Everybody looks, but not everybody sees.

Pari Noskin Taichert
I think that talent isn’t really the issue; it’s having a distinctive voice that most of us equate with “talent.” As to skill, it does take quite a bit of time and effort to be able to translate that voice into something others will want to read . . . and can understand. Too many people don’t have the skill to write what they really mean to say. Even if they do, readers will bring their own experiences and interpretations to any work.

Stephen Jay Schwartz
Note: Stephen was fighting time this week, but said:

Bottom line ― it’s always bothered me when people have said, “Oh, writing is easy for you because you were born with such talent.”  Everyone has it in them to be good.  Some better than others.  But it takes a lot of work, sometimes a life-time of work, to reach the point where our “born talent” is revealed.  Nothing comes easy.

David Corbett
I’ll second what Pari said: The key is a unique voice, but that’s just the beginning. No student is harder to teach than the one who thinks he’s talented. It takes humility and a passion to write well to achieve the kind of quality that makes your writing worth reading. That passion comes from being inspired by the writers who you want to emulate, who’ve created in you a desire not just to read but to create.

Fiction is much harder than people think, because they only see the end result. But craft alone can’t provide the ineffable magical wonderful rush that truly great prose or poetry creates. That quality can’t be taught, it can only be nurtured―or squandered, or destroyed.

The great joy as a teacher is to read a student’s work and see something special there, and to try as best you can to help that student take the next step toward excellence. The great heartbreak is to have a gifted student who thinks your pointing out where his work falls short is just evidence you don’t recognize his talent.

Alex Sokoloff
Talent―that’s a weird one when it comes to writing. I used to sing a LOT, not just in bars, believe it or not, but also in some pretty intense classical/madrigal groups, so I ended up singing with a fair number of opera singers. Now THAT’S talent. You are born with that kind of voice or you are not (I was not!).  It’s like whatever God is, singing through you. There is no arguing it.  There is no room for doubt.  You have it or you don’t.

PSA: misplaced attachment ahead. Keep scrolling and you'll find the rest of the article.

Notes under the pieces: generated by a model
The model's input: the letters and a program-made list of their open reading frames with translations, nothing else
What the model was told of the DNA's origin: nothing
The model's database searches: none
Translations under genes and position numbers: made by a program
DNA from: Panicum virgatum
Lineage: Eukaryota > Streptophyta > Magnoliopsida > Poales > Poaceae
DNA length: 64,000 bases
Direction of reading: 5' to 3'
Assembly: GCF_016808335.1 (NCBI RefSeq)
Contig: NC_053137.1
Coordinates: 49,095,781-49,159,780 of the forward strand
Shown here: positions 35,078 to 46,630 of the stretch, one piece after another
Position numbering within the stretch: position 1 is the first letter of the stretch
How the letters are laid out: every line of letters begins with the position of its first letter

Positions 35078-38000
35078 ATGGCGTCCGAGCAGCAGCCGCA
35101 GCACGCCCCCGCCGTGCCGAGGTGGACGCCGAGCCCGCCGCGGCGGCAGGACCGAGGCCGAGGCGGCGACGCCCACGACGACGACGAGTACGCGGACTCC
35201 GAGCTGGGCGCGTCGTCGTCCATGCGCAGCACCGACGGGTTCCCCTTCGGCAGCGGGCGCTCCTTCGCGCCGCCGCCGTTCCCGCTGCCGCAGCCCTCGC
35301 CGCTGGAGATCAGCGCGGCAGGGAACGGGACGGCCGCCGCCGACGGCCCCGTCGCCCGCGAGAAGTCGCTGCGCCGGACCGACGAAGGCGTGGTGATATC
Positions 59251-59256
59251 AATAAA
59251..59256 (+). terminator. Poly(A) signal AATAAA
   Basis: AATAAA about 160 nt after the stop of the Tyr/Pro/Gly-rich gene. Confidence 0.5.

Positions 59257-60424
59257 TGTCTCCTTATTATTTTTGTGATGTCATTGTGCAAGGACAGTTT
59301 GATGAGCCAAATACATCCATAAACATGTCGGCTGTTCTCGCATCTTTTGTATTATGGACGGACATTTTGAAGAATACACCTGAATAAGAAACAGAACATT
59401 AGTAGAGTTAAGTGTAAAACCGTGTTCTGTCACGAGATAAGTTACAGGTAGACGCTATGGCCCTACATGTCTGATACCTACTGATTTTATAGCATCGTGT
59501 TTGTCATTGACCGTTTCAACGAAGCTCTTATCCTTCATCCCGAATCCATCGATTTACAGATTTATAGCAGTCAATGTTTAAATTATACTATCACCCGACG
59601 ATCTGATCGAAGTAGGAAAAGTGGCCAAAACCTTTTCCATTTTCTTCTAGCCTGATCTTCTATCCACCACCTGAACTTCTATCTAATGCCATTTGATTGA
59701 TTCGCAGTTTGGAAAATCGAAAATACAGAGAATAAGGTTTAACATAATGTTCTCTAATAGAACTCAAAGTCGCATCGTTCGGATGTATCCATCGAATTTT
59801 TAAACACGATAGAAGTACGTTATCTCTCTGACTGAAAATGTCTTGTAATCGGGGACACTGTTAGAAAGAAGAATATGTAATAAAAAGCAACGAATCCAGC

You don’t see that in writing very often―there are genius writers to be sure (again, I am not one of them!), but it’s a less pure talent than musical talent, I think.  Consequently yes, writing skill can be developed.  People can become serviceable writers and be published without ever being much good, and I think that’s a lot because we ALL (except actual illiterates) know how to write, sort of―it’s our second language. And we’re all studying storytelling all the time, without actually knowing it, because we’re reading and watching movies and TV all the time and assimiliating the rhythms of story.

But I do think good writers (and that I will admit to being) are born with a certain programming―an ear, a voice, that not everyone is born with. You can hone storytelling skills, but if you’re not born with that ear and voice, you’re never really able to create that seamless dream that is key to a really good book.

And I completely agree with you, P and Z, about persistence―only I’d call it WILL, and bottom line, it’s more effective than skill or talent in becoming a professional writer.  God knows I’ve seen that often enough in Hollywood―but in publishing, too.  It’s not pretty, but it’s true. If you have the will, you can make it without talent OR skill.

Gar Anthony Haywood
If the question is “What makes a good writer?”, I would quantify the talent/skill equation this way:

25% talent/75% skill

But if you were to ask me what makes for a “great” writer, I think the numbers change to something more like this:

40% talent/60% skill

This is because the things an author does to create great work―as opposed to work that is merely competent―cannot be taught.  All the components of what we writers like to call “voice”―use of language, dialogue, pacing, character, etc.―are products of instinct, not learned behavior.  Can anyone become a great artist simply by learning all there is to know about the use of paints and brushes?  Do all skilled draftsmen have what it takes to become great architects?

The mechanics of the craft are important, and no author can reach his greatest potential without learning them.  But writing only bears so much resemblance to cabinet making.  If the objective is great work, the tools are not enough.  Vision is also required, in no small measure, and vision is God-given.